A new set of language guidelines have been launched for midwives to use in the hopes of fostering a ‘culture of respect’ for women.
Medics have drawn up the new guide which sees words such as ‘good girl’ and ‘delivered’ replaced with ‘you’re doing really well’ and ‘gave birth’.
Experts say the new words will instill respect for pregnant women with midwives encouraged to drop old-fashioned terms and phrases.
Authors of the new guide, published in the British Medical Journal, write: ‘Although eyes may roll at the thought of “political correctness gone mad,” the change is well founded.’
Midwives and doctors are told to address pregnant women by their name and must not refer to them as ‘she’.
In the guide the authors also point towards evidence that shows positive communication can change the course of pregnancy for the better, and say that clear language can reduce the rates of potentially dangerous Caesarean sections.
Medical procedures that don’t work should be described as ‘unsuccessful’ instead of ‘failed’ while phrases such as ‘fetal distress’ or ‘big baby’ have been dropped in favour of ‘changes in the baby’s heart rate pattern’ and ‘healthy’.
Coded language should be replaced by plain English while midwives are asked not to use discouraging or insensitive language.
The three authors are Natalie Mobbs, a fourth year medical student at the University of Liverpool, Catherine Williams, a committee member of National Maternity Voices and Andrew Weeks, Professor of International Maternal Health Care at the University of Liverpool.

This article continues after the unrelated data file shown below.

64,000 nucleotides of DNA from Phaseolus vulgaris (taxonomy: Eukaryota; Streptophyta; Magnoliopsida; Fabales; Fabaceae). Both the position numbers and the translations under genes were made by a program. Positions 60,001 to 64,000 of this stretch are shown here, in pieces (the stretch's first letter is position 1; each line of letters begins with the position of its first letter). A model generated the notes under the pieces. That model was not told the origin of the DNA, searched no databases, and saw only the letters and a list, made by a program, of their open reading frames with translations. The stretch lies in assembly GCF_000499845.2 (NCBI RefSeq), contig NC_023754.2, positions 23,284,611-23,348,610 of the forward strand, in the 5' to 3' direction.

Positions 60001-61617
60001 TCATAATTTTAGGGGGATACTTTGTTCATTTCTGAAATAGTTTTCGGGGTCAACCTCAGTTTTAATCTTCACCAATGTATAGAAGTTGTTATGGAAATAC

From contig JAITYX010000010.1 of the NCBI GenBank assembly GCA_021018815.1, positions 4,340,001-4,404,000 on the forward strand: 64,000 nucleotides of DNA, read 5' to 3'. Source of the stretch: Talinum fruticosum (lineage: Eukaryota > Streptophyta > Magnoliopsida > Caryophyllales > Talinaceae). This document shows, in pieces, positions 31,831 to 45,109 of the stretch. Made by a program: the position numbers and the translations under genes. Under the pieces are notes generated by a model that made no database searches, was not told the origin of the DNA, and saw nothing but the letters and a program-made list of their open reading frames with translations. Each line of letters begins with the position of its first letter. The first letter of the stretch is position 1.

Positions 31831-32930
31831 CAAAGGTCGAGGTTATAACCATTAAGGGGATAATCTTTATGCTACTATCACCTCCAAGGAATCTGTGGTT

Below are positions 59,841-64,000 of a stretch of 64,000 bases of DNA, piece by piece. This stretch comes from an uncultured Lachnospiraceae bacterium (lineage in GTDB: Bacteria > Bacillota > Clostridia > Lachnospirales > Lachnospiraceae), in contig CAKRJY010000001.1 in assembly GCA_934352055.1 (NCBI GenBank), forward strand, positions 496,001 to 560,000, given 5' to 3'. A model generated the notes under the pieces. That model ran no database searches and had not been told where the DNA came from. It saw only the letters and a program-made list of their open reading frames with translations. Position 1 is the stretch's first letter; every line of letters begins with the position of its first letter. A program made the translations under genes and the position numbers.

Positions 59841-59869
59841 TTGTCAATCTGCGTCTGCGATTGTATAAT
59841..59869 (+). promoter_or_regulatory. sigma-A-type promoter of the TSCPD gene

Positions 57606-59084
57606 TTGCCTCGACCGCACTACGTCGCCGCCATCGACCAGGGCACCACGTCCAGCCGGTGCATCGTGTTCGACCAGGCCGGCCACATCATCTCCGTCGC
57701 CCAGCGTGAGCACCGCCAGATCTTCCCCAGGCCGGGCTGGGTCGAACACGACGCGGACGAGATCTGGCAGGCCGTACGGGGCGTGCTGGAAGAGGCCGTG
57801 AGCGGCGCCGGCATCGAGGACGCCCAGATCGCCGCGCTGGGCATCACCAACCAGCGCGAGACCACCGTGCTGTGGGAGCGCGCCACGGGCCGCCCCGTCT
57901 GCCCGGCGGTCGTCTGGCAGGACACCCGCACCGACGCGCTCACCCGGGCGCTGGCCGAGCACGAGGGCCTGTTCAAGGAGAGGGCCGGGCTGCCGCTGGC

They write: ‘Good communication during the birthing process is critical to good maternity care; but achieving a shift in deeply ingrained language, and the thinking it reflects, is difficult.
‘There is a fine line between changing terminology to integrate language which is more respectful, inclusive, and less intimidating for the mother, and substituting vague, verbose language which hinders the original message.
‘The use of insensitive language can be indicative of an underlying malaise, which reveals underlying attitudes and prejudices.
‘It is essential that we achieve respectful practice, ensuring that women have complete understanding and control of their own care.
‘If we can achieve that, then the use of appropriate language will follow on naturally.’
It adds: ‘Those providing maternity care need to consider their use of language seriously.
‘Not only as a way of respecting women’s views and ensuring that they are empowered to make decisions, but also in order to respect their human rights.
‘This requires careful use of language, reflection on our own practice as caregivers, listening to women, and communicating appropriately, plainly, and respectfully to guide her through the complexities of maternity care.’